Candlelight dances on the walls and ceiling. The dance of light unveils Lucas’ face as he struts toward the kitchen. A vanilla aroma from the candles wafts through his apartment. He anticipates the scent will make him increasingly delicious once the night unfurls. His wife Ariel nudges the front door open, plops her bags down on the cold ceramic floor, and wobbles around untying her shoes. Lucas seats himself hastily. Ariel occupies her mind with yet another frustrating day at work, so it takes her a few seconds to realize her environment. Ariel gawks, wondering aloud what the special occasion is. “You,” replies Lucas — in a way reminiscent of T.J. Thyne, the main character in the short film “Validation”. Good riddance to Friday night takeout (外卖 wàimài, a term usually used for “takeout” over the phone), Ariel thinks.
When someone wishes you a Happy Valentine’s day, you’d expect a gift of chocolates (qiǎokèlì 巧克力) or roses (méigui huā 玫瑰花）. The supplementary vocabulary on the valentine’s lesson below shows that even in China these gifts have become the most common ones to give.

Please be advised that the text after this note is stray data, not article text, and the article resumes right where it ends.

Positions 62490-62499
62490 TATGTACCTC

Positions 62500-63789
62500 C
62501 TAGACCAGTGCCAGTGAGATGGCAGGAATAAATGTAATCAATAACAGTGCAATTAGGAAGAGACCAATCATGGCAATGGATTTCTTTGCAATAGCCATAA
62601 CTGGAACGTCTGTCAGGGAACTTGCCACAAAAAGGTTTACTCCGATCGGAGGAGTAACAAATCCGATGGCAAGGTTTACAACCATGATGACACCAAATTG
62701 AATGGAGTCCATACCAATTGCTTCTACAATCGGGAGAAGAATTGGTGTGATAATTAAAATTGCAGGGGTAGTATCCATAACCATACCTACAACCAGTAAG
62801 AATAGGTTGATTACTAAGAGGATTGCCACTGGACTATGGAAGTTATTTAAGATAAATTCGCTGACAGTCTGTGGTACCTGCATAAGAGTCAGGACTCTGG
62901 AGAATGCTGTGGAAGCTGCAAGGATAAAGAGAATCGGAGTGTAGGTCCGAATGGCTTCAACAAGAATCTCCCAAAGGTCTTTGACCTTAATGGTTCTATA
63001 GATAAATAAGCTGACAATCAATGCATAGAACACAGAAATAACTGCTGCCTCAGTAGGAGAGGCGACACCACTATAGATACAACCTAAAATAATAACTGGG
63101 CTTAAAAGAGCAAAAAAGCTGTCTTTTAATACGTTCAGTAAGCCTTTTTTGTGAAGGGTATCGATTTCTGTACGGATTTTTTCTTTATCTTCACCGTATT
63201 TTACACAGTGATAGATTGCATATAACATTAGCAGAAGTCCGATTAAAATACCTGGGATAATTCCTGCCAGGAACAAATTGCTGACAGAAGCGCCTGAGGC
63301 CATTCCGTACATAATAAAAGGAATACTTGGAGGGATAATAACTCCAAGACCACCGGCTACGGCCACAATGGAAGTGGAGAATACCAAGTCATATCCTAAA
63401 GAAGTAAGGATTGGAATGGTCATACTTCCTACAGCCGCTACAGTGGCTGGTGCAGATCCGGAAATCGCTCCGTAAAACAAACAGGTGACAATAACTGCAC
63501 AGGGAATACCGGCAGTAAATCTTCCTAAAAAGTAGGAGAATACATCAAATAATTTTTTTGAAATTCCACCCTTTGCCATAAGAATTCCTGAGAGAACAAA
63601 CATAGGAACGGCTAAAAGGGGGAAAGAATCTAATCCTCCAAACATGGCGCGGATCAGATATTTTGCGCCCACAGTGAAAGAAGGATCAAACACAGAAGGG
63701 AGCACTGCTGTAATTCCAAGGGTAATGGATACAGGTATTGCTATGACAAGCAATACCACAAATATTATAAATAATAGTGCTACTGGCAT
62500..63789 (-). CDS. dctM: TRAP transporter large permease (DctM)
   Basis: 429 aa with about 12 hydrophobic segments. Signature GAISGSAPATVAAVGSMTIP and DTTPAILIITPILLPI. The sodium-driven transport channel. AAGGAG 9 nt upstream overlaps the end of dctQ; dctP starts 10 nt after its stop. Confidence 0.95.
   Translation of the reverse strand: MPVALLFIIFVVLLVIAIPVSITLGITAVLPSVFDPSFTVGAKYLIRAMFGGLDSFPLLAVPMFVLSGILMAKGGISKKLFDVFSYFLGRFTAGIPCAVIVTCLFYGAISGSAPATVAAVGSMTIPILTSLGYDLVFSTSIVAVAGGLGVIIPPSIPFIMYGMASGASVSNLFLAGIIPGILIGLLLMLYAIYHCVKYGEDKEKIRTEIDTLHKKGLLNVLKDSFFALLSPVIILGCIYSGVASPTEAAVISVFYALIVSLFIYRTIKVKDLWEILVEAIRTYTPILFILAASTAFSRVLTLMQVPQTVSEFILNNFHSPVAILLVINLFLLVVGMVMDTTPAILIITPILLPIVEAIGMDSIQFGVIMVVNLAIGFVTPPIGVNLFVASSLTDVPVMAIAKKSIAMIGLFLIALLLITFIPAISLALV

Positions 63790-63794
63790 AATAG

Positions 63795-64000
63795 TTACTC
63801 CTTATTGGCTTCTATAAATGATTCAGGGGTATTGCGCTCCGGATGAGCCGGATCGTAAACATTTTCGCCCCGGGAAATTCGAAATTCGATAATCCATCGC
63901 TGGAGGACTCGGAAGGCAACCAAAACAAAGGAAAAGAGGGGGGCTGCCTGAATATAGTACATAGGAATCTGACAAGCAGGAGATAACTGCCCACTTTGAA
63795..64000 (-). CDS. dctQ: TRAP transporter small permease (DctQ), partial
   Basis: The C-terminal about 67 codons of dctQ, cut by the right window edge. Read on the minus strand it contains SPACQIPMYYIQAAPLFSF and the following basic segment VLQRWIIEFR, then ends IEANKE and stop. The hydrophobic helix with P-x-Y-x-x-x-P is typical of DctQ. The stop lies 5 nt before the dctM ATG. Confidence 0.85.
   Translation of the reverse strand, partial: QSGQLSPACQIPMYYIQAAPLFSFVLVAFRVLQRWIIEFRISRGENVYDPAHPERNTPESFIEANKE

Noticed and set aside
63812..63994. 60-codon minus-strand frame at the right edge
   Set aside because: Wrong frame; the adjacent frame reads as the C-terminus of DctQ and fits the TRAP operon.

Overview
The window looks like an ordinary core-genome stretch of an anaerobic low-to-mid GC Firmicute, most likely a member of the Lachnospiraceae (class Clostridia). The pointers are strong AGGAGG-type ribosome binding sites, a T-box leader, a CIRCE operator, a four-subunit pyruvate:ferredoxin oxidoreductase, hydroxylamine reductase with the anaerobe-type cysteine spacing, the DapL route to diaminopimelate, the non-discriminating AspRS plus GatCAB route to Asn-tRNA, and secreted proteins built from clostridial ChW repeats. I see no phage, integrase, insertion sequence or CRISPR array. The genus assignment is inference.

Chinese New Year means many different things to different people around the world. It’s a time when
kids get excited for the fattest hóngbāo｜红包; a time of grand feasts consisting of dumplings, fish, and sweet glutinous rice soup (tāngyuán｜汤圆). Perhaps most importantly, it’s a time of family reunions, marking the world’s largest migration every year as hundred of millions of people return to their hometowns scattered across the Chinese mainland. As we officially close off this New Year’s celebrations with the Lantern Festival (Yuánxiāo jié｜元宵节), I encourage you to think about what defines Chinese New Year for you. Reflect back to your most memorable Chinese New Year and what exactly made it so memorable. In sharing mine with you, I’d like to rewind back five years ago to Taiwan, which in many ways still feels like yesterday.
Gifting red envelopes (红包 hóngbāo) stuffed with cash to family and friends is one of the most ancient customs of the Spring Festival. But with the invention of social media, the long-standing tradition developed a new face — a digital one.
The longer you live in China, the more you grow to appreciate its culture, especially the festivals. There’s awesome food and lively performances but most importantly, very long holidays. 春节 Chūnjié is no different. With 5 years on the mainland, I celebrated quite a few, each better and more authentic than the other. And even though I have returned to the western side of the globe, at this time of year, my heartstrings always tug eastward. Reminisce with me a bit.